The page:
NOT ANOTHER TV DAD
★ ★ ★ ★
THE DESIRE FOR HOPE
By CL Bledsoe
A popular cliché in commercials is that this particular item will let you do what you want to do in a given situation. Finally, I can drive the way I want or work the way I want. But what if you don’t want to do anything? Maybe that sounds melodramatic or lazy, but I’m actually talking about Clinical Depression. With my Depression, my desire for anything is pretty much zero. This includes necessary things like eating to less essential things like entertainment. There have been times where I could easily sit in silence doing nothing for an hour without even caring. It’s almost like meditation but more dangerous.
I have issues with compulsive behavior, but the hard thing to quantify about it is that, in a bout of Depression, it can be so rare for me to feel any kind of desire for anything, that when I do catch a glimmer of desire, it can lead to negative behavior. For example, I may not want to eat, but eating junk food gives me a sugar or caffeine rush, so I might eat that instead of something healthy. In the immediate, I do eat, but I’m not taking in as many nutrients, I might gain weight because of it, etc. Also, if I’m just eating sugar, I’ll probably be hungry and maybe have a headache or feel tired afterward. Take that same formula and apply it to compulsive shopping, where instead of buying things I need, I might binge shop on Amazon for junk. This sounds like obvious stuff to fix, but think about it like this. When I’m in the throes of Depression, I don’t enjoy anything. I don’t mean that I’m being goth, singing Morrissey lyrics, complaining about life, I mean that nothing feels good. Nothing. It’s not that I’d rather be doing something else, because whatever that is doesn’t feel good either. And not necessarily bad, either. Just a lack of feeling. That gets tedious quickly. Imagine if everything in your life was like doing boring paperwork. Eating, watching a movie, going to a concert, everything. But then, you find something that seems fun, maybe it’s playing a video game or watching a TV show. It’s like a splash of color in a black and white world. It’s very easy to binge on that thing because it is suddenly interesting, whereas everything else is boring.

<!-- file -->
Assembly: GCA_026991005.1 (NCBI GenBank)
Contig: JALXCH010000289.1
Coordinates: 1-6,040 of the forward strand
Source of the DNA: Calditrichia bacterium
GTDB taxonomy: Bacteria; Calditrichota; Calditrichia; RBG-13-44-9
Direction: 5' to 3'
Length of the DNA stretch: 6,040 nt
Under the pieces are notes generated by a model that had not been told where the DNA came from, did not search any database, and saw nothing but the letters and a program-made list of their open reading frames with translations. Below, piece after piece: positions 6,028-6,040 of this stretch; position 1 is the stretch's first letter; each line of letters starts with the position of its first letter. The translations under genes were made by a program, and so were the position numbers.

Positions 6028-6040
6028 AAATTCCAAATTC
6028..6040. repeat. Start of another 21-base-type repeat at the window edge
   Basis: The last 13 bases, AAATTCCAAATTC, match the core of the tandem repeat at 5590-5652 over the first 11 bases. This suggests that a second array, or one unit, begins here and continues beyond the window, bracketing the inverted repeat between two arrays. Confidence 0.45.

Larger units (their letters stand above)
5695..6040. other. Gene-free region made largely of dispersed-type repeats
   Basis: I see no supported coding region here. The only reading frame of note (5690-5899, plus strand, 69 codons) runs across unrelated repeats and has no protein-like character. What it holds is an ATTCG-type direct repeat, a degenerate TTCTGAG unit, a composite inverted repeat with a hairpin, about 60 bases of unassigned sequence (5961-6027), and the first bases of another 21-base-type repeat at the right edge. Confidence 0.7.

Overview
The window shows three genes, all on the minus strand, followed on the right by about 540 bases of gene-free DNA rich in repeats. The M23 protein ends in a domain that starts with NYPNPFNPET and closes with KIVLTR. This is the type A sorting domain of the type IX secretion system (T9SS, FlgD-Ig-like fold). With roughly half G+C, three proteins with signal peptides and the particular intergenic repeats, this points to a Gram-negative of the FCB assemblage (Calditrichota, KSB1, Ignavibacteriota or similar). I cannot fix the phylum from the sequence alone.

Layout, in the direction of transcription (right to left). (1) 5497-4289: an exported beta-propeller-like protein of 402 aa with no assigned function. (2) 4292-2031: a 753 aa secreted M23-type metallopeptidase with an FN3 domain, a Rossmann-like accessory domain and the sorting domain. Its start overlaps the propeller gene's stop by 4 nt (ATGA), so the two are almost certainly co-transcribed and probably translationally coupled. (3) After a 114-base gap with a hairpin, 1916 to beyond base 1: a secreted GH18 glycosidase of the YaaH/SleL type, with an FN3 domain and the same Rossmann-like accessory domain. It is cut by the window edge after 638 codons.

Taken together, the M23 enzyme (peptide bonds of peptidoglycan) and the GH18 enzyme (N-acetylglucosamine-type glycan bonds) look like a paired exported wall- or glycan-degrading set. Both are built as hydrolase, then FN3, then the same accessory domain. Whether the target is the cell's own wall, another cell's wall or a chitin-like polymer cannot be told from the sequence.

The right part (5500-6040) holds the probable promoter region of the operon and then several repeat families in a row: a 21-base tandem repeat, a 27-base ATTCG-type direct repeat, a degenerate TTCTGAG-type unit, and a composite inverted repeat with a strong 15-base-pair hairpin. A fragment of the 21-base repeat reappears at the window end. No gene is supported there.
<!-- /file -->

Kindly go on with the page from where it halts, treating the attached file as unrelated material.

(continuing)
But these things tend to be escapes. Doing drugs is mostly about not being present, in my experience. Binge eating is mostly about that sensory experience, which replaces anxiety and angst for a moment. Unhealthy relationships are a way to focus on someone other than myself for a while. That person – or, at least, that situation – is in control, and I can just react. Healthy and necessary things are often boring. This is a fact of life. Flossing isn’t as enjoyable as eating can be, but it’s necessary. Both, together, are necessary. But if you only do the fun one and neglect the other, you can get gingivitis. But when you’re Depressed, you might want to skip the flossing because, not only is it not fun, but it can seem hopeless to do anything. If nothing feels good, what does it matter if I have teeth? Again, this isn’t melodrama, it’s an expectation of life.